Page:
|Brand||SOCIETY FOR COMMUNITY ORGANISATION|
|Product / Service||NON-PROFIT|
|Category||B07. Events & Stunts|
|Entrant||BBDO PROXIMITY HONG KONG, HONG KONG|
|Idea Creation||BBDO HONG KONG, HONG KONG|
|Production||BBDO HONG KONG, HONG KONG|
|Frankie Luk||BBDO Hong Kong||Executive Creative DIrector|
|Lesley Fung||BBDO Hong Kong||Associate Creative Director|
|Chun Man Li||BBDO Hong Kong||Copywriter|
|Kenneth Chao||BBDO Hong Kong||Senior Art Director|
|Rachel Lau||BBDO Hong Kong||Art Director|
|Andy Man||BBDO Hong Kong||Studio Manager|
Our ah-ha moment came when we uncovered a common adage/ complaint among the citizens of Hong Kong – apartments in the city are so small, they don’t even have enough space to fit a wardrobe in the bedroom. The irony lay in that 200,000 homes in the city are, in fact, only the size of a normal 2m x 1m wardrobe. This analogy would be the key to turning an abstract problem into something real. THE BIG IDEA: WARDROBE APARTMENT We turned this common adage/ complaint on its head, recreating a real home in a standard sized wardrobe by outfitting it with the actual belongings of caged home dwellers. With this, Hong Kong people could experience for themselves how 200,00 people in Hong Kong live and, through this analogy, finally comprehend the gravity of the situation.
We hi-jacked apartment listings on the fronts of real estate offices with posters revealing the realities of our homes. The posters invited passersby to visit our “showroom” to test the space for themselves, luring traffic to our “Wardrobe Apartment” roadshow. Hong Kongers have an out of sight, out of mind approach to social issues, so we gave people no excuse to ignore us. We brought our wardrobe apartment out onto the busy streets of Hong Kong – people queued up to crawl into our wardrobes, bringing their children, signing our petitions for governmental action. We even listed ‘Wardrobe Apartment’ on Airbnb to spark awareness, and held a photo-exhibition to drive engagement and conversation; supporting all these on Facebook, the most popular social platform in Hong Kong. Our roadshow began on October 2, 2016 in Causeway Bay, and migrated to Tsim Sha Tsui and Central over the course of 4 weeks
With zero media spend, we attracted coverage from over 30 local and international news channels, garnering more than 2.3million earned media value. Overwhelmed by the public support for ‘Wardrobe Apartment’, Hong Kong’s Secretary for Housing, Mr. Anthony Leung met with SoCO; resulting in him increasing the supply for public housing in his latest 5 year plan. Additionally: • Our “Wardrobe Apartment” installation received some 20,000 visitors; that’s more people than the number of seats in the Hong Kong coliseum. • Among the visitors were Chief Executive candidates Regina Yip and Woo Kwok Hing, and former Chief Executive Tung Chee-Hwa. • With zero media spend, we garnered coverage from over 30 local and international news channels. • Our “Wardrobe Apartment” Facebook paged grew organic reach by 281x, giving SoCO the opportunity to reach and rally the community for future efforts. Sources: Facebook Insights, SoCO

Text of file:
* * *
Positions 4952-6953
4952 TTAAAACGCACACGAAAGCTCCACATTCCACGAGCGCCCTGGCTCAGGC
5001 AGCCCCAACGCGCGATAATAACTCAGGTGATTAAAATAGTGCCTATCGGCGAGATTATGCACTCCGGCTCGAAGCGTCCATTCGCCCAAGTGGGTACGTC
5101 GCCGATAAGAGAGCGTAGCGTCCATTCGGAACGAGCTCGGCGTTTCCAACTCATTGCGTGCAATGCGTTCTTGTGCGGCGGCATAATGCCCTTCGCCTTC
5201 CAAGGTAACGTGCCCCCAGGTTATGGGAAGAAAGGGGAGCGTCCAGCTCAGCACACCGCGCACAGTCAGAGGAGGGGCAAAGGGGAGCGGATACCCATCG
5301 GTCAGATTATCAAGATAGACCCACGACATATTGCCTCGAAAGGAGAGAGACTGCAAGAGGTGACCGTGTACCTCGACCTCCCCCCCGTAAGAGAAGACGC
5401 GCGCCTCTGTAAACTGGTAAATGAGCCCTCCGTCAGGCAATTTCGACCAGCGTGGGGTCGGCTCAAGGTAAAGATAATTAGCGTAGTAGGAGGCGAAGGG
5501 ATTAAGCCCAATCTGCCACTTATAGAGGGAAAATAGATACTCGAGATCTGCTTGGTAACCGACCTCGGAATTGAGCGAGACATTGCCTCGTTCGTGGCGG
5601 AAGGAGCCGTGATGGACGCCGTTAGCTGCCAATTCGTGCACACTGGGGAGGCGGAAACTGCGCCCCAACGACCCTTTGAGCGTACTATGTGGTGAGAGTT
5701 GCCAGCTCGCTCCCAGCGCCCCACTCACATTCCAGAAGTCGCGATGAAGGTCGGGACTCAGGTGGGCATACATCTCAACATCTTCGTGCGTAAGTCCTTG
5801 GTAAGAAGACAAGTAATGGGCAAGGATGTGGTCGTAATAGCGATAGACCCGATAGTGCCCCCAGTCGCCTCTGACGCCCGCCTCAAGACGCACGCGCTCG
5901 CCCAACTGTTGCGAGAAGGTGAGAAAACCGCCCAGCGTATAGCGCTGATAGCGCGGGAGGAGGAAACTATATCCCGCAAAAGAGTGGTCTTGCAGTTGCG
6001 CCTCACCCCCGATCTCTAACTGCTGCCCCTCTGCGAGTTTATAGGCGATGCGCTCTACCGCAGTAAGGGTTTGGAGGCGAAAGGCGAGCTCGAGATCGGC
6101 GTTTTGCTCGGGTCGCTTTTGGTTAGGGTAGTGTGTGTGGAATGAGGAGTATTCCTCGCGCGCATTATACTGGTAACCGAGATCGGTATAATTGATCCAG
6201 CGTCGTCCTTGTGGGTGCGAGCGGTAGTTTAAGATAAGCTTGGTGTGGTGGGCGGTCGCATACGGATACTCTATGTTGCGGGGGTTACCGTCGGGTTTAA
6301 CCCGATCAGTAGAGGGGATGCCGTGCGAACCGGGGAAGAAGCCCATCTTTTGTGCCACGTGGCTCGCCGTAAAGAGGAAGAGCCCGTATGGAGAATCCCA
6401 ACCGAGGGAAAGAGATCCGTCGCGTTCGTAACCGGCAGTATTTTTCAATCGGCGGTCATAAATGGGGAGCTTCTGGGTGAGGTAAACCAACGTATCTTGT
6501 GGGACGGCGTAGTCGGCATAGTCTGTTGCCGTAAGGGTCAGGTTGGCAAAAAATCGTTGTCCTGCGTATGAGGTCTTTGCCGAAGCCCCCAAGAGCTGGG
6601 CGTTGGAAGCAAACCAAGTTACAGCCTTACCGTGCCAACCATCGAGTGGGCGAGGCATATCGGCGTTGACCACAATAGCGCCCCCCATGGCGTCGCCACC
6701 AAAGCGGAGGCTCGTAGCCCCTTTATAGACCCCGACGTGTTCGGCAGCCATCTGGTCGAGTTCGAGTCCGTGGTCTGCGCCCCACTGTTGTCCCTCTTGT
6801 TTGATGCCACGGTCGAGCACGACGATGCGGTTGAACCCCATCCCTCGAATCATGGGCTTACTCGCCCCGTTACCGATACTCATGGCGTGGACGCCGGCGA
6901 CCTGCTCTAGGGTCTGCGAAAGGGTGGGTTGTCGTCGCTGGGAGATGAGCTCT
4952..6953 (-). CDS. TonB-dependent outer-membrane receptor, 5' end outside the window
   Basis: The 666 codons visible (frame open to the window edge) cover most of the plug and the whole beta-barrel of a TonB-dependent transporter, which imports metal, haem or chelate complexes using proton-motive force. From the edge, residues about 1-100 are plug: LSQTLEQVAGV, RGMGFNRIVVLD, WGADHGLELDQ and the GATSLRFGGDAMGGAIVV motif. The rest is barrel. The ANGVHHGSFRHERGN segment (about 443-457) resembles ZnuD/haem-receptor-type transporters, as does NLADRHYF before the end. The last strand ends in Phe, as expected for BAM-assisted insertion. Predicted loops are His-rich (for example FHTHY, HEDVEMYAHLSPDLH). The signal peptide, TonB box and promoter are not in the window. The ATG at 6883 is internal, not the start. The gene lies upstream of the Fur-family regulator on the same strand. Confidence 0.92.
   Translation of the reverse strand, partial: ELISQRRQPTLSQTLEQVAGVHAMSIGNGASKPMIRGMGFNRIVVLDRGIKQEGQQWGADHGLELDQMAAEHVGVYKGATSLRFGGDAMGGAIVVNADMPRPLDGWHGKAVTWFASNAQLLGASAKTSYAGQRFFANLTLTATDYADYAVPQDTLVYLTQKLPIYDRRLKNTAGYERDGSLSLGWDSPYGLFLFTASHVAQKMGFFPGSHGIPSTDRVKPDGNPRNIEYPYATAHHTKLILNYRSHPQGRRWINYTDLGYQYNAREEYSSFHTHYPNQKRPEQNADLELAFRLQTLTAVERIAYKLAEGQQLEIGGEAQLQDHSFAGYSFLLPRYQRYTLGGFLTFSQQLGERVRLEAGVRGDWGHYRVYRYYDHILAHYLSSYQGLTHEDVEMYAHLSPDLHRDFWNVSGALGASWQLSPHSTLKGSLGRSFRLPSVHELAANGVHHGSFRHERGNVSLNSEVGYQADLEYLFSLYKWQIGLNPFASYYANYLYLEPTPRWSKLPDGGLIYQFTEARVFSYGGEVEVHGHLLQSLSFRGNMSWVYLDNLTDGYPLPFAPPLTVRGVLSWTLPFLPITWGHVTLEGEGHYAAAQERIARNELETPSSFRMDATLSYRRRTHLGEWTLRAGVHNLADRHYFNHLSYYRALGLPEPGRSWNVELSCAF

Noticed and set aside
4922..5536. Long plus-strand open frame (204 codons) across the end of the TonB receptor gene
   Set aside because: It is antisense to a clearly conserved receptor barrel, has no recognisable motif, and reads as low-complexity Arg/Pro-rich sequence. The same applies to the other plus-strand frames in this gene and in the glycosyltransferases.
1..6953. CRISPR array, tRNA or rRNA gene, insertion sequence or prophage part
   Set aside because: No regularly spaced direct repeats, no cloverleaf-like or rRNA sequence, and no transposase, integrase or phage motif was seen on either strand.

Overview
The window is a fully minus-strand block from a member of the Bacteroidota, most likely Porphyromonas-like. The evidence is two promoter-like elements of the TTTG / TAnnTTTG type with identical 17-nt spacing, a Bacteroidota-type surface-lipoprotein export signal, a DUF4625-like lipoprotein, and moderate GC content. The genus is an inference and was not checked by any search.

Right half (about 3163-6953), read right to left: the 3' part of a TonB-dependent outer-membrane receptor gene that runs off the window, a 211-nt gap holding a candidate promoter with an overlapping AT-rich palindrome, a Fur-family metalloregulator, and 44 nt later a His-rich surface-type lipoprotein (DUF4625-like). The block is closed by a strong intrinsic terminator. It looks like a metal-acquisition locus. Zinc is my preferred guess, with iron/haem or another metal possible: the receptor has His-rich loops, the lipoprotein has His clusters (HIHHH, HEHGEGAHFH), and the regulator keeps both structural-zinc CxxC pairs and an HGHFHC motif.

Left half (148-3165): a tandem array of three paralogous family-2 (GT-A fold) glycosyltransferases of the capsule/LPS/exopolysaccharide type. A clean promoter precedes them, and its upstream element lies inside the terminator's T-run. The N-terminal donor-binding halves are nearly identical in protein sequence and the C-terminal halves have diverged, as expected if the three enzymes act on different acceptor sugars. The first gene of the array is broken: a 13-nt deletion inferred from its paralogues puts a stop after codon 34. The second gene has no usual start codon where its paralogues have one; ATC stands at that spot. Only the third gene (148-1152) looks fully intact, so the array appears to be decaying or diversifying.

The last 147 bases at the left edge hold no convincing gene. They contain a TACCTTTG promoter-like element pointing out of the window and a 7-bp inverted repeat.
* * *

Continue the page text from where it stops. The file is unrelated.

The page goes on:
“Wardrobe Apartment” was a bold unconventional campaign that radically amplified the voice of the Society for Community Organisation (SoCO), a non-profit dedicated to enacting change for the inhumane housing situation for Hong Kong’s low-income earners. Using a wardrobe to demonstrate how 200,000 people in Hong Kong live in homes no bigger than 2m x 1m, SoCO attracted 20,000 on-site visitors, interested 30+ local and international news outlets (earning USD300,000 in media value), and drove policy change for Hong Kong’s long neglected housing situation – achieving this with zero media spend.
Our ultimate target was the Hong Kong government. They were aware of Hong Kong’s housing problem, but were not motivated to act as the issue was fraught with challenges. To motivate the government, we enacted widespread outcry from Hong Kong citizens, our secondary target. These people are constantly bombarded by messages from other charities, so we had to drive personal relevance to be compelling. A four-week campaign, making use of unexpected ways to draw widespread attention to a tired and complex issue: 1. Reframed the conversation – We helped Hong Kong people understand the harsh realities of caged homes by reframing how we presented the problem. 2. Took to the streets – We changed our approach in grabbing their attention by taking our campaign out onto the busy streets of Hong Kong’s CBDs. 3. Unconventional media – We made use of media channels SoCO never used before to spark conversation.